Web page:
Philip Cooper is either lucky, shrewd or a little of both, because it seems he found the perfect location to open his wine bar, Vin25.
Cooper worked his way up from valet to management at Ray’s on the River, and during his time in the restaurant world his interest in and love for wine continued to grow. When he mentioned to owner Ray Schoenbaum that he was interested in becoming a sommelier, Schoenbaum agreed to fund his training and certification. By the time he was 26, Cooper had become a level one sommelier, and he since has moved on to level two. He’d always had the dream of owning his own restaurant and knew wine would be a big part of that.
Just off Roswell’s Canton Street restaurant row, Cooper’s little wine bistro is poised to thrive. No neighborhood in the
metro area, inside or outside the Perimeter, can match Roswell for a night out on foot. If they drive at all, many locals carpool to the restaurant row. Patrons bounce along the strip — making stops for cocktails, dinner, dessert and maybe a nightcap — and then walk back to whatever surrounding subdivision they call home.
Formerly Mittie’s Tea Room, the revamped space now home to Vin25 evokes a rustic contemporary wine country lodge. It’s relatively small, with seating for about 50 diners, so weekend nights should be reserved for an evening you don’t plan to rush. On a raucous Saturday, the wait for a table is two hours — the longest seen to date — but most don’t seem to care, as long as they can squeeze into the bar and have something to sip on.
Cooper’s staff, and most of the crowd, checks their pretensions at the door. Each of our servers surprises me, not only with their knowledge of Cooper’s extensive wine list, but also with the genuine thrill they convey in guiding me through it. The slightest hesitation on my part in deciding between a glass of the ’08 Peju cabernet sauvignon ($16) and the ’11 Domain Laroque Cab Franc ($9), and before I can say, “Oh, don’t worry about it,” the server zips away, returning with samples of three different big reds.
Cooper’s original list of 25 wines by the glass swelled with the addition of a few sparkling wines. Adding to that total are six to eight top shelf bottles on display in the Enomatic system, which refrigerates and preserves the wine. Diners can order a splash or half-glass to get a taste of the good stuff without breaking the bank. My slightly chilled glass of ’09 Laird Cab ($20) tells me that it is in fine working order and a great addition to Cooper’s program. Add to that a bottle list more than 100 deep, and even the most dedicated oenophiles will find plenty to keep them coming back.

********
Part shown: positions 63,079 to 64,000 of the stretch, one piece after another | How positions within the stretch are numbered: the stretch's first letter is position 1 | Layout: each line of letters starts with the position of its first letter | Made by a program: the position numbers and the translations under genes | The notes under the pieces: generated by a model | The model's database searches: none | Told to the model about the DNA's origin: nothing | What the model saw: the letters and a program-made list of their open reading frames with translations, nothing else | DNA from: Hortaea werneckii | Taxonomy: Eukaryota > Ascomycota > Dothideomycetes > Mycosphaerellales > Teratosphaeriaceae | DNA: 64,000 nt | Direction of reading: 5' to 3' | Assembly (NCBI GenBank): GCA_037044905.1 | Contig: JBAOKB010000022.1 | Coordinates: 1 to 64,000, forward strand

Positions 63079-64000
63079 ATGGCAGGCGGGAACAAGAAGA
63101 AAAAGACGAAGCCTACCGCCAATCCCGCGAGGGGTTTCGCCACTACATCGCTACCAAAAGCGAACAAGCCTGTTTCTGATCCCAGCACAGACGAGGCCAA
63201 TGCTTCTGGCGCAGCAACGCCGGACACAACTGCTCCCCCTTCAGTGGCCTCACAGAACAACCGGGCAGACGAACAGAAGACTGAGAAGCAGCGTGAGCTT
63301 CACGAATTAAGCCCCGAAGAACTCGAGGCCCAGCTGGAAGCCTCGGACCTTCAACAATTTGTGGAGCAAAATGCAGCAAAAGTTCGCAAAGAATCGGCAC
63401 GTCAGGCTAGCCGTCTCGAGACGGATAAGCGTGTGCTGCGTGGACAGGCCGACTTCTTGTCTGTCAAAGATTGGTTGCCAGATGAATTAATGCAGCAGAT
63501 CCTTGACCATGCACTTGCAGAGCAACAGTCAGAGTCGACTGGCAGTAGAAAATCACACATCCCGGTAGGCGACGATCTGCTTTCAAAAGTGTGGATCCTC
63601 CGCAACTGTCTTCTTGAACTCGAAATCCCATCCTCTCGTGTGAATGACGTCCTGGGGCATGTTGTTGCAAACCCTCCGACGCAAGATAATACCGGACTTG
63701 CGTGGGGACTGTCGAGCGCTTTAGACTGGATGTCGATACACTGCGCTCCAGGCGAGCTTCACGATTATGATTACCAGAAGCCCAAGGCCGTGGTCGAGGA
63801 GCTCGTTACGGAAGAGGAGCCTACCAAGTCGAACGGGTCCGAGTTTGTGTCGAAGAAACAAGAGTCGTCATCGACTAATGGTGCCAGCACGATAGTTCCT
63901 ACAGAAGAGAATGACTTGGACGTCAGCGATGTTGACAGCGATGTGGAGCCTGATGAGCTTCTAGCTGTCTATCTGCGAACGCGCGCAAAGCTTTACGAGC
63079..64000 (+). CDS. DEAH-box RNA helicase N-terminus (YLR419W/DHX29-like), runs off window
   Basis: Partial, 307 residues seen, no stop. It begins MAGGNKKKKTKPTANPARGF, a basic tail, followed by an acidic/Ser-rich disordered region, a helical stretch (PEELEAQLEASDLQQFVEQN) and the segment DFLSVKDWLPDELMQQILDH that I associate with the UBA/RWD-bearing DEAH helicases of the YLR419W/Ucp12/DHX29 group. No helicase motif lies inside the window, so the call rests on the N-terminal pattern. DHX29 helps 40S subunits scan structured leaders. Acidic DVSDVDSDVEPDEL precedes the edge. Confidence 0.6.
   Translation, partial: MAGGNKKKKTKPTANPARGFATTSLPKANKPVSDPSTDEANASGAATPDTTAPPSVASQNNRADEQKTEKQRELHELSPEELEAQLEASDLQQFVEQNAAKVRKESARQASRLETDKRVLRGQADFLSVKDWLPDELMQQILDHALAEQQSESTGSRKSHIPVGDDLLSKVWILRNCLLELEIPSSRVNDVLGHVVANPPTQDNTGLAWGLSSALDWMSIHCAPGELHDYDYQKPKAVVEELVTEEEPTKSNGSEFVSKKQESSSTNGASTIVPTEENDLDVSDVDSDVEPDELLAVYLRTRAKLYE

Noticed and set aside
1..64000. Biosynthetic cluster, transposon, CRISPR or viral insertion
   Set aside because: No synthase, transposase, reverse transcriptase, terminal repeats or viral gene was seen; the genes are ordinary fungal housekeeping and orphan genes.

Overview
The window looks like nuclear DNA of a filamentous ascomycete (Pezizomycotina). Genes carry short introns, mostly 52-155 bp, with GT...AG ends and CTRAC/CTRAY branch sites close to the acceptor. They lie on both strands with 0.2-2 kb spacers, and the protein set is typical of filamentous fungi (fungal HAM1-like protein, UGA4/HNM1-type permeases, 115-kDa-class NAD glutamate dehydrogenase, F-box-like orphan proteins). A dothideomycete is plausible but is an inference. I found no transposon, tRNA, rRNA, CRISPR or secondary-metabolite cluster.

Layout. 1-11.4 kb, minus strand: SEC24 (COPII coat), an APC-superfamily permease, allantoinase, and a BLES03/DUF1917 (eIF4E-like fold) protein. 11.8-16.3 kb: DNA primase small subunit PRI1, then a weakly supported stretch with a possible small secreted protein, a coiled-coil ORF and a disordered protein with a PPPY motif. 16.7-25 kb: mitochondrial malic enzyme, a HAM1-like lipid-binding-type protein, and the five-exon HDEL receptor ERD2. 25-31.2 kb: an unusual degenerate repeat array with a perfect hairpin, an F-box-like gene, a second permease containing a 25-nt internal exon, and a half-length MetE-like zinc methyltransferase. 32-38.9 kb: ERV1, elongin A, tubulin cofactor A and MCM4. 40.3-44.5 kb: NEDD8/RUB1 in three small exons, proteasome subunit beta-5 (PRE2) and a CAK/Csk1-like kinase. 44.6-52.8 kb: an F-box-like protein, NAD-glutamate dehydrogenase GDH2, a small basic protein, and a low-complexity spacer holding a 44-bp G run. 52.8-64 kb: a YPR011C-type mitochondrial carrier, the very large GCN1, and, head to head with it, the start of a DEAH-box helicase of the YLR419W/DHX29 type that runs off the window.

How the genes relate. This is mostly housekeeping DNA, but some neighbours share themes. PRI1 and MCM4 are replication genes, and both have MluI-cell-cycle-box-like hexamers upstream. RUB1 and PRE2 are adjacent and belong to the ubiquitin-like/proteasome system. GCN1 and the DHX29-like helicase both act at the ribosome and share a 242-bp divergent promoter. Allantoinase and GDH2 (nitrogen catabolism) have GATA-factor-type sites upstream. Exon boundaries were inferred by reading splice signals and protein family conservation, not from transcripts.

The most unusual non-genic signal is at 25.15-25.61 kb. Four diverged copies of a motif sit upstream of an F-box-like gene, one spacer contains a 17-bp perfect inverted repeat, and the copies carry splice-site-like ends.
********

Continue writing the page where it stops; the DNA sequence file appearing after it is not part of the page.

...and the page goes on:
Beer and cocktail lovers needn’t fret. A quick glance and I spot at least three bourbons that only the more serious bartenders in town keep on the shelf. And though it isn’t the longest in town, the beer list doesn’t waste space on pedestrian gas-station brews, offering drafts like Dogfish Head Chicory Stout ($8) and the local Red Hare Brown Ale ($7).
You’ll find no suggested pairings on the dinner menu, but rest assured, Cooper and his staff will be happy to match your plates to your glass. I appreciate the lack of pushiness in this department. They allow the diner to decide, but are ready at a moment’s notice to guide the less educated or unsure. I find that at many wine bars the staff either correctively suggests an alternative, insulting those who know what they like, or offers little meaningful insight when asked.
During his tenure as sous chef at Ray’s at Killer Creek, Robert Rambo befriended Cooper. They spent many late nights after closing, with Rambo feeding them and Cooper pouring the wine. Once Cooper’s vision for Vin25 came together, a partnership seemed the obvious choice. In keeping with the traditional wine bar style, Cooper and Rambo put together a menu of mostly small plates and a handful of entrees.
Given the location and the wine list, Rambo likely could phone it in and still pack the place with pre- and post-dinner crowds. Instead, he offers a rich square of braised pork belly ($13) alongside an ingenious flash-fried whole soft-boiled egg and quince mostarda. As my fork crackles through the crisped breading, the still-runny yolk spills onto the plate, blending with the smooth goat-cheese aioli. An order of crispy arancini ($7) gets a meaty, earthy boost from bits of house-cured bacon and mushroom.
A mix of the snacks and small plates could make an entire meal, and you’d still leave happy. But consider instead a
quartet of beautifully seared scallops ($23) atop creamy mitake and celery root risotto, garnished with bacon. And my hearty, tender braised lamb shank ($28) and creamed Brussels sprouts makes my glass of earthy cab franc go down that much smoother.
But make sure you save room for dessert, as the chocolate donuts ($7), glazed with chocolate ganache, are a perfect way to end the night.
Vin25 has rocketed up my list of wine bars in the metro area. It’s definitely worth a drive, though you might want to think about a cab for the ride home.
VIN25 — Roswell Food: modern small plates and entrees Service: excellent, educated and eager to help Best dishes: Braised lamb shank and pork belly with fried egg Vegetarian selections: a few salads and a cheese plate Credit cards: all major credit cards Hours: 5 p.m.-10 p.m. Tuesdays-Thursdays, 5 p.m.-11 p.m. Fridays-Saturdays, 5 p.m.-9 p.m. Sundays, closed Mondays Children: not the best choice Parking: private gravel lot Reservations: parties of six or more Wheelchair access: yes Smoking: no Noise level: low to loud, depending on the night Patio: yes Takeout: yes